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Apr 06

What to Expect After Hammertoe Surgery

What to Expect After Hammertoe Surgery Prior to knowing what hammertoe surgery is and what to expect after, it is still essential to know more about hammertoe. Actually, hammertoe takes place when the toes are twisted due to bending in the mid-point to a rotated or contracted toe.

It usually occurs as the tendons on the bottom and at the top of the toes become extreme. If the toes are twisted in this way, the outcome will often be seen in its hammer form. This is as the name suggests. Even biomechanical concerns in your feet may only cause imbalance of the tendon.

Hammertoe surgery is still believed to be the best treatment when you experience a severe hammertoe. There are two kinds of hammertoes: a rigid hammertoe and a flexible hammertoe.

Flexible hammertoe is less serious as it can later be diagnosed and cured while still at its growth stage. This is still manageable at the joint. But with rigid hammertoe, this is even a more serious issue. This can be most observed to patients who have serious arthritis. With this kind of hammertoe, the tendons have fit more closely. And, the joint have been titled. And thus, immobile making surgery is the best cure to consider.

There are lots of surgical options that mainly depend on the extent and location of the problem. The first choice is arthroplasty. A part of your joint is best eliminated and even your toe is straightened. Fusion is another surgical option wherein the cartilage between the 2 toe bones is eliminated. The bone is also fused to make an even longer bone. There should also be an implant to place in your toe. With this kind of surgery, a part of your bone is eliminated and replaced with an implant.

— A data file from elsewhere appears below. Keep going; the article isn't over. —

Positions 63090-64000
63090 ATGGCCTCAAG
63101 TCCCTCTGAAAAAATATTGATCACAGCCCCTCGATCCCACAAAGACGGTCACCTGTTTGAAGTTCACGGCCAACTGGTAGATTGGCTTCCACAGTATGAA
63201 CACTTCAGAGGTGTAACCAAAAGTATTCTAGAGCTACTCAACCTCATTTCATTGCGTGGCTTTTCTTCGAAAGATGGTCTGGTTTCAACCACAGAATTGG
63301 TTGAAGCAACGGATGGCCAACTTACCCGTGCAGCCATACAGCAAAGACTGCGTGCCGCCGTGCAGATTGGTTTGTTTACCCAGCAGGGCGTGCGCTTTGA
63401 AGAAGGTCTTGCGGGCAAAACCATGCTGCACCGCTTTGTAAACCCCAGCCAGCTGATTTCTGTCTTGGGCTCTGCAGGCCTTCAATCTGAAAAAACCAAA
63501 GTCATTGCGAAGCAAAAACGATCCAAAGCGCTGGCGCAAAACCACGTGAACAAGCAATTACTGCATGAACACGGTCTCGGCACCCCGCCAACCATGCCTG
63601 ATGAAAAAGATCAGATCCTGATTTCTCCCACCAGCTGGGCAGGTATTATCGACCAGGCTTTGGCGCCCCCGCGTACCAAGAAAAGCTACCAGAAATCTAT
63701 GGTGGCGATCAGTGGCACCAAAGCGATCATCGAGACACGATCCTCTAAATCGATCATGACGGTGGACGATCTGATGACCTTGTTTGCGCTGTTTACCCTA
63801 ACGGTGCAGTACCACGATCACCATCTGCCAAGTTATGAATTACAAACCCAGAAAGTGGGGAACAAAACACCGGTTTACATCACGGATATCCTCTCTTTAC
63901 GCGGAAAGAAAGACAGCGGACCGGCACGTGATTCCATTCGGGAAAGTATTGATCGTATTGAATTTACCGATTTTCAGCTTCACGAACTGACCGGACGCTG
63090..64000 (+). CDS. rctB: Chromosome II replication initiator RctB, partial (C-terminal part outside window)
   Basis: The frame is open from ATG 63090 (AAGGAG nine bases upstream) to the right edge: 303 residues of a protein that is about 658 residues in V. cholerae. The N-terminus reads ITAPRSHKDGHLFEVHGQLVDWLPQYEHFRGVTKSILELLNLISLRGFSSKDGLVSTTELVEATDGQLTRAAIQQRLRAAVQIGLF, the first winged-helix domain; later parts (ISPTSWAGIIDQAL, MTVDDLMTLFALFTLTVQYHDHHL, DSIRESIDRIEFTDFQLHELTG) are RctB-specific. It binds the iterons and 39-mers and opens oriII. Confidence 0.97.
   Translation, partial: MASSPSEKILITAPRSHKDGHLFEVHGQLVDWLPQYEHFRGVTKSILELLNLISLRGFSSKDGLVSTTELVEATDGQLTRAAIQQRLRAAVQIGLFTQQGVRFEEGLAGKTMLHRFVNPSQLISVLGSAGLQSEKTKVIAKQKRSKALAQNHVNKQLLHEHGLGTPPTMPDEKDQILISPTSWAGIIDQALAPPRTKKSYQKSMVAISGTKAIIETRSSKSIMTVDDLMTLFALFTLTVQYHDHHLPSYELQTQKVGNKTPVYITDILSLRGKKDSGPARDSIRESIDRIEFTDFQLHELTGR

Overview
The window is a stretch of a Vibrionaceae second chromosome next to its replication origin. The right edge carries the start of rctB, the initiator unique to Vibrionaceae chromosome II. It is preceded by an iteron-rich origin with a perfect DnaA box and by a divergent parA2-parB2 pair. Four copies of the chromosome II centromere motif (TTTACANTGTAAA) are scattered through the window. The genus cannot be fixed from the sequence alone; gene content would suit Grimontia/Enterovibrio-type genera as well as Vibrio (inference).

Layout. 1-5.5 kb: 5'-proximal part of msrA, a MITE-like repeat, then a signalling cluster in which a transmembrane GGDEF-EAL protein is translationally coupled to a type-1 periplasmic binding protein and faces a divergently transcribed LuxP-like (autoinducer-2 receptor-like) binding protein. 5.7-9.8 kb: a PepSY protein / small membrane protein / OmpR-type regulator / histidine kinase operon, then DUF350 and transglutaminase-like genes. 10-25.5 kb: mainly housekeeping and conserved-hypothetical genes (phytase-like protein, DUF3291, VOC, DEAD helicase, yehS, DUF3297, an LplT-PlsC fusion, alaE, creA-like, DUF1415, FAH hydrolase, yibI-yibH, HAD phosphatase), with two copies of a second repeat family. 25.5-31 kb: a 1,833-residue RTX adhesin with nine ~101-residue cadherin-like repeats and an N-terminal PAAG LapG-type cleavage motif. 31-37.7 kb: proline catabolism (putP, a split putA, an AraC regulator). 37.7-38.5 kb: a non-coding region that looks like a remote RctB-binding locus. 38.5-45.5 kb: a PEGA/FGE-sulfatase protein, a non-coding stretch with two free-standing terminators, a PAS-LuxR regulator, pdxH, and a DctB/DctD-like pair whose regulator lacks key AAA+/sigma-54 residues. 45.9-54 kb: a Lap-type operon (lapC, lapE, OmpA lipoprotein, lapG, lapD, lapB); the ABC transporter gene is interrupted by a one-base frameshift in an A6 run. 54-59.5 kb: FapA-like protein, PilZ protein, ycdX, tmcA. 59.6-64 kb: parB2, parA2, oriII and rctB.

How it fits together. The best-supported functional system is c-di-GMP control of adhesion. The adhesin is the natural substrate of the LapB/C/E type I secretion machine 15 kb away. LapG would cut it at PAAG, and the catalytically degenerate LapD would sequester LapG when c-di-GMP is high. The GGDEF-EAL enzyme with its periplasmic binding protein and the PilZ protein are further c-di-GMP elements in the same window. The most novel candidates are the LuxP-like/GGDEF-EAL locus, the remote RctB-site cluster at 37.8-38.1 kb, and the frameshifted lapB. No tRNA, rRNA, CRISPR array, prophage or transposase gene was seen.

Things to Expect After Hammertoe Surgery

After surgery, patient can still expect feeling the stiffness, swelling and limited mobility. For some patients, it could take as long as eight to twelve weeks to walk again. Some are already able to walk right after the surgery.

According to an expert surgeon, the guides and instructions after the surgery will vary. Therefore, follow all of the instructions of an attending surgeon. A usual recommendation mainly involves the limitation of weight bearing for twenty four hours after hammertoe surgery. One should also take some support for two to four weeks. There must also be the right footwear to use. Trainings or exercises help enhance the strength in your foot and toe muscles.
The Risks of Hammertoe Surgery

Just like with any other form of surgery, there might be a risk of infection after undergoing a hammertoe surgery. The toe might get inflamed for a long time right after the surgery. Numbness, nerve injury, restricted range of motion and an extended period of pain may occur. There is no assurance that the surgery will work in each case and the malformation could return.

Nevertheless, the hammertoe surgery is still considered to be the most successful procedure for surgeons at this point in time. More than 300,000 hammertoe surgeries are done every year with only a few minor complications. A lot of patients can also resume their daily activities.

1 Comment

  1. Mike
    August 20, 2019 at 9:10 am ·

    Interesting information and it has pretty much paralleled my experience following my hammertoe surgery. However, I am still having problems with post surgical fasciitis and a grinding feeling in my ankle following the surgery. I believe that is because of the stretching that was done to my foot. Meaning the extension that the doctor did to my foot might’ve had some negative affect on the fasciitis and my ankle’s grinding sensation. This is gone on for nine months. I have had some improvement but the improvement has been very very slow. I wonder if “The Boot” would help. I have had the steroid shot which helped my fasciitis for two days and I have been trying to stretch the tendon. I was told by someone this could take up to a year to totally resolve but I don’t know that for sure. Any straight answers out of there? What should I do besides the caveat of go back to your doctor ? I am a several times a week hiker in the mountains and daily walks along the river trails when not hiking and I think sometimes toughing it out is to my own detriment. Thanks!

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